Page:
“I was shocked by the lack of oversight on the part of CIRCAC. I saw and heard people patted on the back for a job well done that I thought was a job poorly done,” she said.
Mike O’Meara, who recalled when CIRCAC first formed, said he was troubled by the larger ramifications of the council’s response to dissenting member Bob Shavelson. Institutional loyalty isn’t supposed to override the larger role of loyalty to the citizens it represents, he said.
“I find this reprehensible and sad,” he said, speaking tearfully. “I think you may have broken the organization. I think you may not survive. You’re all good people with a hard job to do,but I think you have fallen into a deep hole.”
Former Kenai Peninsula Borough Mayor John Williams, who sits on the council representing the City of Kenai, gave back a bit of criticism to the environmental groups assembled. Where are their powerful voices when it comes to changing laws that would help get CIRCAC out of its role as dependent on funding from the oil companies?
As the former Kenai Peninsula Borough mayor and in other public positions during the past two decades, Williams has identified needed changes in the Oil Pollution Act. An obvious one is to change how CIRCAC is funded.
“We have to go to the oil industry to ask for funding dollars. We were double-timed by Congress because we weren’t allowed to go to them for funding – and we haven’t been able to get (Washington) D.C. to hear our plea that we need to get them to modify the law,” Williams said.
The $1 million in funding per year for an organization meant to monitor the complicated tidal waters of Cook Inlet, probably one of the most heavily-trafficked bodies of Alaska water, doesn’t stretch far, he said.
“We need to change this source of funding so we won’t be in the sticky wicket of people saying we’re in bed with the oil industry because that’s how we get our funding,” he said. “Why haven’t you helped to lobby Congress to change the law?”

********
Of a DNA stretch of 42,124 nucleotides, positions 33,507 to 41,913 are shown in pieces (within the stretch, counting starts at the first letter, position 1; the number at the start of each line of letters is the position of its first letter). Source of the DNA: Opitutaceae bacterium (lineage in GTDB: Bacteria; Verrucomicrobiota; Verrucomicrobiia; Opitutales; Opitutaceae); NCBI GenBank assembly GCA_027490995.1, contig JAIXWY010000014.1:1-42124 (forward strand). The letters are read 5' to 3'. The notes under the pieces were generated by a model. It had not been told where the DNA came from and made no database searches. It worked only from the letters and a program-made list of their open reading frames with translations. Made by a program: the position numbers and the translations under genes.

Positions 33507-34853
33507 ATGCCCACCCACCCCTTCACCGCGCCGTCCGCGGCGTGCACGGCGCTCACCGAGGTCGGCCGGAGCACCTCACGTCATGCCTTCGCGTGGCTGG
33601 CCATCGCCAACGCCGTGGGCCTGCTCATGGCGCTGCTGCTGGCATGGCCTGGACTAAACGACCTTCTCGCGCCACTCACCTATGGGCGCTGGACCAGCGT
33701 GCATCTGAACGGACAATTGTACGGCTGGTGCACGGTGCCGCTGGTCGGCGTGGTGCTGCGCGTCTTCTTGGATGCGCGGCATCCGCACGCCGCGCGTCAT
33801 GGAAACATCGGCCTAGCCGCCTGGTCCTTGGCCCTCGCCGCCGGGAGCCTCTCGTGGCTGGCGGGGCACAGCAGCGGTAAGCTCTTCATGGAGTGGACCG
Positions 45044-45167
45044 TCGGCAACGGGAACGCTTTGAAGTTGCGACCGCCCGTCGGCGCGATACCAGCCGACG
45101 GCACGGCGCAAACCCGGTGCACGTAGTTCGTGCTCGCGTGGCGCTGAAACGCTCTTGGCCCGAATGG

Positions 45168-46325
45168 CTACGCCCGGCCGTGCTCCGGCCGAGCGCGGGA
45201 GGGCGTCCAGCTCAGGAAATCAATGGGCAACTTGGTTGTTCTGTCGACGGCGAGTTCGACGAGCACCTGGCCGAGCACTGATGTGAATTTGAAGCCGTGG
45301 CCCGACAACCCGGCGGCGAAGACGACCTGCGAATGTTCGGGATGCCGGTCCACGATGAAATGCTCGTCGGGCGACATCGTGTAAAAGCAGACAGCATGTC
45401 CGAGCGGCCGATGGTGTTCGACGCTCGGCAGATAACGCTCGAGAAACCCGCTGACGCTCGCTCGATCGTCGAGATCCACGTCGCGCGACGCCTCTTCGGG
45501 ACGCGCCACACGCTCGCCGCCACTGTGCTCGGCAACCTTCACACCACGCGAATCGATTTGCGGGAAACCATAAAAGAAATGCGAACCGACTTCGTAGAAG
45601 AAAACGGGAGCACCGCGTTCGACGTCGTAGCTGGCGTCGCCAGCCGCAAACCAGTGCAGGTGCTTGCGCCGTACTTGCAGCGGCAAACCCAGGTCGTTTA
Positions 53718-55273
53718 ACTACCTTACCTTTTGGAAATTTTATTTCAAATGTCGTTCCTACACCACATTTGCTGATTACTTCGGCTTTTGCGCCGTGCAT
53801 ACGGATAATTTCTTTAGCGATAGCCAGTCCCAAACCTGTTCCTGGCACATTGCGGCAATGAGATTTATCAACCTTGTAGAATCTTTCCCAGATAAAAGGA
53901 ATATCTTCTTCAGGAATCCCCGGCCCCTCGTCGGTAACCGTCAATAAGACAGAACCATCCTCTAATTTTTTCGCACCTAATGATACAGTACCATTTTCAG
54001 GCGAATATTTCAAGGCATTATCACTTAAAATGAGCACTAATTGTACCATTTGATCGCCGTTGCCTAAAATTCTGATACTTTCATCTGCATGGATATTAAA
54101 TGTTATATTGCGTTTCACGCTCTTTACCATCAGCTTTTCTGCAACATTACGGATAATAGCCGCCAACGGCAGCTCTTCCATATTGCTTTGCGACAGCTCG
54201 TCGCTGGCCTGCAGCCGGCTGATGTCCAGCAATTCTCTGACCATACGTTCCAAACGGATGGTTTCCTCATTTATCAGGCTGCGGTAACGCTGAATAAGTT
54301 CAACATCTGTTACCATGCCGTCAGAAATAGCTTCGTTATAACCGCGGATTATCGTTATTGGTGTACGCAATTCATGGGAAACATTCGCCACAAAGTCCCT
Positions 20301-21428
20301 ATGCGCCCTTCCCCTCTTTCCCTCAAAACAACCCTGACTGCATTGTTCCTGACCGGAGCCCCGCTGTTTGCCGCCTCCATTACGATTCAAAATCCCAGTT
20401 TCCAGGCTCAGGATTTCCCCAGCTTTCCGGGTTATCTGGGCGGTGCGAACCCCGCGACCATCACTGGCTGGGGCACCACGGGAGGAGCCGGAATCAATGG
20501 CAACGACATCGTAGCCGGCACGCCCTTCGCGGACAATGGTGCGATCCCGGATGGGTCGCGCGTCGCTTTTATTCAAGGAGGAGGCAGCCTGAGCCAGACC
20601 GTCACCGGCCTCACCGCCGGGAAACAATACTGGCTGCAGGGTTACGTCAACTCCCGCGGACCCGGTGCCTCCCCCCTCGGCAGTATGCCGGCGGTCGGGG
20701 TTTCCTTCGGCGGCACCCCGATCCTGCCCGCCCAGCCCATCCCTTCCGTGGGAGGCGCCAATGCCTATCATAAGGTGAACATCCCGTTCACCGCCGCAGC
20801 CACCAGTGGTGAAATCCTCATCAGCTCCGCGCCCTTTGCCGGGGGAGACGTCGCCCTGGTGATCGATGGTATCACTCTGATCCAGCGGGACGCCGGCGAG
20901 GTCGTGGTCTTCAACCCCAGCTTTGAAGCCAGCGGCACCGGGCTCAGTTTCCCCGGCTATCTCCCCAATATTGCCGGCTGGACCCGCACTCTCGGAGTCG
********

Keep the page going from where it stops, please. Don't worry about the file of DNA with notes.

Carla Stanley, a U.S. Fish and Wildlife Biologist, sits on the council representing Homer.
Shavelson’s spot has not been filled. Ultimately, the permanent replacement comes at the end of a nomination and election process involving nine environmental groups in that stakeholder entity, as outlined in CIRCAC’s bylaws for the environmental seat.
Merkes said the process should be complete by February.
The meeting Friday proceeded with a report on finances, and the state of current projects. CIRCAC is involved in:
• Ice forecasting – Two new cameras located at Port McKenzie and Port of Anchorage provide images from each side of Cook Inlet as ice moves out of Knik Arm. Two other new cameras will be installed this fall at docks at Nikiski. These will be operational all year, with a focus on ice in winter, and possible application for studies on the endangered beluga whale in other seasons.
• Macrocystis surveys – Newly documented kelp beds may have been established by human activity, or came about naturally, in waters along the U.S. West Coast and now, in the Alaska Gulf. CIRCAC has a monitoring study in collaboration with University of Alaska Fairbanks graduate students to map where those kelps are found.
• One of CIRCAC’s goals is to provide shore zone imagery and data to oil spill planners and responders. About 13,000 aerial photos during a six-day low tide window in 2009 were collected of the entire Cook Inlet shoreline to replace lower resolution photos taken in 2001-2003. A prototype was made to make all information available to public entities on an external drive in case Internet is not available.
• Reports on environmental monitoring of sediments and water data collected from more than a dozen sites ranging from the Mat-Su to Grewingk Glacier should be finalized this fall, with public presentations to follow. The Integrated Cook Inlet Environmental Monitoring and Assessment Program looks for metals, hydrocarbons, organic pollutants, benthic invertebrate assemblages and sediment type from the various ecosystems.
• Ballast water risks report is due out this winter.

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Posted by on Sep 29th, 2010 and filed under Headline News. You can follow any responses to this entry through the RSS 2.0. Both comments and pings are currently closed.